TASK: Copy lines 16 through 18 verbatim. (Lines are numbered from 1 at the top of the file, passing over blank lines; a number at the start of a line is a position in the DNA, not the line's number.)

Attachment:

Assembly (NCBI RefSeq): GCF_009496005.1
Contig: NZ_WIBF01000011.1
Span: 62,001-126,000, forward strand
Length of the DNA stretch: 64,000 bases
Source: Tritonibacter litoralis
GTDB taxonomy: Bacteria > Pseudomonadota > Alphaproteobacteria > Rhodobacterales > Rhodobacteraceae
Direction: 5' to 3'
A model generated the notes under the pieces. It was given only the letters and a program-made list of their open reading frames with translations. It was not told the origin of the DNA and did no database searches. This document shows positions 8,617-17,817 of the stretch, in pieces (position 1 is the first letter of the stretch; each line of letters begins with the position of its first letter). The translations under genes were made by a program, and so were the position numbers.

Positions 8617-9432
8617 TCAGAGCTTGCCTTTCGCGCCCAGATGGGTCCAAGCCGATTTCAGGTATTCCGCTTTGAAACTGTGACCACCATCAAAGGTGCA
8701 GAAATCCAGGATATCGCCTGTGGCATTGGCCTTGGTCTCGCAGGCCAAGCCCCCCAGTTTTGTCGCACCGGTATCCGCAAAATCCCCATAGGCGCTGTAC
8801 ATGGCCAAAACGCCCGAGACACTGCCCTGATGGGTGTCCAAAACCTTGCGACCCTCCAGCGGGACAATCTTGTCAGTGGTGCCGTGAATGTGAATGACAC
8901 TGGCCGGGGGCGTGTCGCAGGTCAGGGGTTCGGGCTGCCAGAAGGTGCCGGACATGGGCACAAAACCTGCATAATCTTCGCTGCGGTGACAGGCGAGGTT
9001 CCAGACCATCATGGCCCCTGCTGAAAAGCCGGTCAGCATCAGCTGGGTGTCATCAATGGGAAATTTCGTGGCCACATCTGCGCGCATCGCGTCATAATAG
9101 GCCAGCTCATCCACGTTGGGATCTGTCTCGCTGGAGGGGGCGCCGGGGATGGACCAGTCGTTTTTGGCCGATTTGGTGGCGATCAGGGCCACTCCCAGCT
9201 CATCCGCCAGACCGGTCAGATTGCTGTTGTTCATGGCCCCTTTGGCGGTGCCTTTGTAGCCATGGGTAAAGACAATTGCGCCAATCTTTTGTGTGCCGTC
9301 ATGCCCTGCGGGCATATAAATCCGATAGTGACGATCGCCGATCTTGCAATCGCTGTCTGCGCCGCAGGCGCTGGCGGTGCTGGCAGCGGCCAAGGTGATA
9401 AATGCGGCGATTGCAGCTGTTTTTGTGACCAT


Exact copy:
9201 CATCCGCCAGACCGGTCAGATTGCTGTTGTTCATGGCCCCTTTGGCGGTGCCTTTGTAGCCATGGGTAAAGACAATTGCGCCAATCTTTTGTGTGCCGTC
9301 ATGCCCTGCGGGCATATAAATCCGATAGTGACGATCGCCGATCTTGCAATCGCTGTCTGCGCCGCAGGCGCTGGCGGTGCTGGCAGCGGCCAAGGTGATA
9401 AATGCGGCGATTGCAGCTGTTTTTGTGACCAT